The recent move by India to bully Pakistan by keeping some of the SAARC countries away from attending the summit that was to be held in Pakistan was based on a strategy of exploitation. Obviously, it’s against the norms of international diplomacy to back off certain diplomatic commitments resulting in humiliation for the host nation. It is plain wrong on the part of the India, but shouldn’t it also be a moment for us to scratch our heads?

Again, the very reasons for this diplomatic coup were provided by such non-state actors. And, no doubt, the Pakistani establishment wasn’t behind the Uri attack, but, given our track record, it wasn’t easy for us to convince the world that the attack was conducted by Kashmiris themselves as a result of Indian atrocities in the Kashmir valley. India has been aggressively campaigning against certain Pakistan-based militant organisations who, in the past, have been operating, or had allegedly operated, against Indian interests in Kashmir and elsewhere. And there is nothing wrong in admitting that Indian lobbying efforts are penetrating into the heads of the Western Capitals and neutral organisations like the UNO. They have been successful in painting an otherwise legitimate Kashmiri resistance movement as terrorism, by squarely claiming that its source is cross-border unrest. This is wrong and unjust – but it is a de jure situation and there is no escape from it.

The modern times and the rise of international capitalism has knit the world into a giant singular body, whereby it is not possible to sustain any modern state purely on its indigenous resources and achieving prosperity while living in complete oblivion from the events happening around it. Although India and Pakistan are still locking their horns in centuries old traditional warfare or feud based nation-craft, the rest of the world has moved on. Now successful trade has replaced military prowess. To comprehend this scenario, just imagine if Japan with its giant economy were to be engaged in a similar conflict as presently Pakistan is entangled into with India, isn’t it safe to assume that the Kashmir issue would have been resolved – decades ago?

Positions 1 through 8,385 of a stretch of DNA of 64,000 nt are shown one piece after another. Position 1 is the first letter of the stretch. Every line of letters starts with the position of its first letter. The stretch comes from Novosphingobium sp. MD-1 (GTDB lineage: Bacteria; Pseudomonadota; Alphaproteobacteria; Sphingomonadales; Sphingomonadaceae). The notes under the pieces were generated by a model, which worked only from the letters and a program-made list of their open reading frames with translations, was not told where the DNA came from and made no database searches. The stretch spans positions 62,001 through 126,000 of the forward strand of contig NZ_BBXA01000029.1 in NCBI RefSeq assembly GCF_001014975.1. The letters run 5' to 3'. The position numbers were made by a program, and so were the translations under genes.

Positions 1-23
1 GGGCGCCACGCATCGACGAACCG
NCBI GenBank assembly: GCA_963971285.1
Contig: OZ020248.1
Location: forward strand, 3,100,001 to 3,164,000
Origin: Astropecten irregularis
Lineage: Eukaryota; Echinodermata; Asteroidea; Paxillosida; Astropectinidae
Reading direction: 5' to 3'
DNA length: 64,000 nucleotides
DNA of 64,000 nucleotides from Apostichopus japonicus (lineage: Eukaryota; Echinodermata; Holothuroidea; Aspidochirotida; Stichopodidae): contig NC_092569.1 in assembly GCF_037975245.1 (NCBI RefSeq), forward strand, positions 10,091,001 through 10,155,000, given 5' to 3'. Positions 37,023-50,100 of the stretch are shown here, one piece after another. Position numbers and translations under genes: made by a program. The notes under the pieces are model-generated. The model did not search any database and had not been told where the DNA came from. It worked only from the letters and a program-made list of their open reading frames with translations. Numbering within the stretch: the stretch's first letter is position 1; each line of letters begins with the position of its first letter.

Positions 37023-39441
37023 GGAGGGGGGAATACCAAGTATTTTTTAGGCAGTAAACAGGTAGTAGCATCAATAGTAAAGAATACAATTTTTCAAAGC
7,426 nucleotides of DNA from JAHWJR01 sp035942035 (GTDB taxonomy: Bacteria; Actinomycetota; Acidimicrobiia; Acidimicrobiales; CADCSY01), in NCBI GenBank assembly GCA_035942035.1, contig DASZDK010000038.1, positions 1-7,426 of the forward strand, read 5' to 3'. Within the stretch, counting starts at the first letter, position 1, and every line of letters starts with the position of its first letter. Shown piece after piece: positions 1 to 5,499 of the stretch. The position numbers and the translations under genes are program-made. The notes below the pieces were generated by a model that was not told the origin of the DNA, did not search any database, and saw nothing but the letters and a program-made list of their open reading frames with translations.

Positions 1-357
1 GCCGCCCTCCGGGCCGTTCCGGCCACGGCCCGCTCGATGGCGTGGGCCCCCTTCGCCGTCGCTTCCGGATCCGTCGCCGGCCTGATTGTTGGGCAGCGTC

Another issue is with the composition of these groups, since they lack a nationalistic character in their movements. Although they are prominent in Difa-e-Pakistan rallies, they have no nationalistic orientation. As these groups were conceived and hatched during the Jihadi romance era of 80s and 90s, their primary rallying point is religion. But even on religious grounds, they don’t represent homogeneous or all-inclusive religious interpretations. Instead, they overwhelmingly consist of such individuals who follow a stricter interpretation of Islam whereby they alienate other Islamic sects existent within Pakistan. Consequently, many people with different sectarian leanings don’t associate themselves, or are sympathetic to their cause.